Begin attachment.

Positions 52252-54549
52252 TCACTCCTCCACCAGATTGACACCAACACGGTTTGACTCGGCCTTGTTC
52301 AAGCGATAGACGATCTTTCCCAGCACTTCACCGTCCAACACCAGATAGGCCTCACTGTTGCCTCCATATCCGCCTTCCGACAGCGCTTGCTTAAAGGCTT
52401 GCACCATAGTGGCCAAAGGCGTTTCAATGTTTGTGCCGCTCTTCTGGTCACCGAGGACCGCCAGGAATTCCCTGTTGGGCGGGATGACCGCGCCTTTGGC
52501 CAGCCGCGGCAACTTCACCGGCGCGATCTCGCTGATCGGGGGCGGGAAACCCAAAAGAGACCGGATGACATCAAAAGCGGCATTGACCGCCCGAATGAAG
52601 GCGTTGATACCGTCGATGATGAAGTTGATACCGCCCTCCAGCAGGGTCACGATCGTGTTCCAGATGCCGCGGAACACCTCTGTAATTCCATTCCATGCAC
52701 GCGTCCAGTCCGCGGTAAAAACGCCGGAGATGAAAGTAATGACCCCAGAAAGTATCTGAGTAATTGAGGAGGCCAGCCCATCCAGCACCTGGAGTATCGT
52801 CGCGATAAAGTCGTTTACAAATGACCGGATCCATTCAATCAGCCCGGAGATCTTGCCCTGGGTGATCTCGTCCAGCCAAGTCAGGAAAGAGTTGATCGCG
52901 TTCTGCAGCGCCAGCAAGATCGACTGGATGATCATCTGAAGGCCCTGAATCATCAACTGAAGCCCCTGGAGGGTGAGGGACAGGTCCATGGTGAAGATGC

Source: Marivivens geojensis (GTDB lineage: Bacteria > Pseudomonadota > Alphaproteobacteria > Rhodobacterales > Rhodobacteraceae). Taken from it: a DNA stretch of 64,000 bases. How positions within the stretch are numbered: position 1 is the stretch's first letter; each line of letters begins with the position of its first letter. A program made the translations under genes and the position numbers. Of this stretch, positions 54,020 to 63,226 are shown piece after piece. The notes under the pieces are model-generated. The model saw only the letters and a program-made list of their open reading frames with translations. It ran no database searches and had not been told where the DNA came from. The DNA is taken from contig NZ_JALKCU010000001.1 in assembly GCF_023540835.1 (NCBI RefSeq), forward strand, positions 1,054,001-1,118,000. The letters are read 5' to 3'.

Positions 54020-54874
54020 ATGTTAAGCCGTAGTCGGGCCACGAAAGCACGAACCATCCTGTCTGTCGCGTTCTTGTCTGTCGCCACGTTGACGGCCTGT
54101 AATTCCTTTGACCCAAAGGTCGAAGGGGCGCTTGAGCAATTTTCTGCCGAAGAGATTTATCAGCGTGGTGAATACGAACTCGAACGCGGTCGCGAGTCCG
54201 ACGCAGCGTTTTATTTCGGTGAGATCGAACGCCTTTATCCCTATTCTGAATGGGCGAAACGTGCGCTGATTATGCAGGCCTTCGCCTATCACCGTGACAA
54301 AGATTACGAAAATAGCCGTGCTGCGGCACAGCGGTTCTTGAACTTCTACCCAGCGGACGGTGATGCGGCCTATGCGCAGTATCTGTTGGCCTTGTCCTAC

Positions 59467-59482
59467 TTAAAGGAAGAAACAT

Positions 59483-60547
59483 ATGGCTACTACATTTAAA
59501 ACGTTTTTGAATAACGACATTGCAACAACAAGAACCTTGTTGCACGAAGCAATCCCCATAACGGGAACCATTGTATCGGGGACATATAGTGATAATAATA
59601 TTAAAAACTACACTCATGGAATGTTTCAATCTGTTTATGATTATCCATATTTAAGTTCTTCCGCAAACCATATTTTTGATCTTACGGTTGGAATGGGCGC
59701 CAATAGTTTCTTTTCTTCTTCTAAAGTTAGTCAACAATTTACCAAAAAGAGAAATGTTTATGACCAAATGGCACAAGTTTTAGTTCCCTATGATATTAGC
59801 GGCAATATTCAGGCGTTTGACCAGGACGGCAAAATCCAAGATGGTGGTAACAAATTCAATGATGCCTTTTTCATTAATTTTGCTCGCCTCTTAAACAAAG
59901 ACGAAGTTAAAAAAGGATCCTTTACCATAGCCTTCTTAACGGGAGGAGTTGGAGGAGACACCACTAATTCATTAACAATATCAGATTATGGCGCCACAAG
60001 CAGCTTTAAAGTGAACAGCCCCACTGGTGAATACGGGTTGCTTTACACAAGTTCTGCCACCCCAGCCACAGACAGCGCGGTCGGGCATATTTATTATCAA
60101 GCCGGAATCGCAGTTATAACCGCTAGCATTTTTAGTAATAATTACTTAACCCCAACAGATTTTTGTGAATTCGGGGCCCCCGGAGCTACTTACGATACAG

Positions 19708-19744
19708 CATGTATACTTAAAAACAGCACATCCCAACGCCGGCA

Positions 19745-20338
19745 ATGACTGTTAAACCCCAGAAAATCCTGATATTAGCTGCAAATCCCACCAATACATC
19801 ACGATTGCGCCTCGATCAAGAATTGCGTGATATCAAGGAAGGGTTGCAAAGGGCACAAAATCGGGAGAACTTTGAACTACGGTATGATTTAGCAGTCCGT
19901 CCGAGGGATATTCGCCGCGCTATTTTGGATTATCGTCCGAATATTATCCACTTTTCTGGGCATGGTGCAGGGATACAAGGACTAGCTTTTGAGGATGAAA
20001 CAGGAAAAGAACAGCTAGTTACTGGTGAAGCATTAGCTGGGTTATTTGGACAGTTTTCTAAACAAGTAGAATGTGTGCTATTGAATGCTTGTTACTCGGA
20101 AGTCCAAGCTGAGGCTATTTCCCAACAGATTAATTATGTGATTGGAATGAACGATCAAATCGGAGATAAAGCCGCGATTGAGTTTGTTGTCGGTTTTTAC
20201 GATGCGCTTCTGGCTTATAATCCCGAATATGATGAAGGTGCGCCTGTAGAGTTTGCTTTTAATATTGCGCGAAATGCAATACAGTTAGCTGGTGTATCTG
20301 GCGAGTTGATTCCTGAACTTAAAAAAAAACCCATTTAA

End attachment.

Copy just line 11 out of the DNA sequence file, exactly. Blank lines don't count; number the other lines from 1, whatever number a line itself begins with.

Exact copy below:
Positions 54020-54874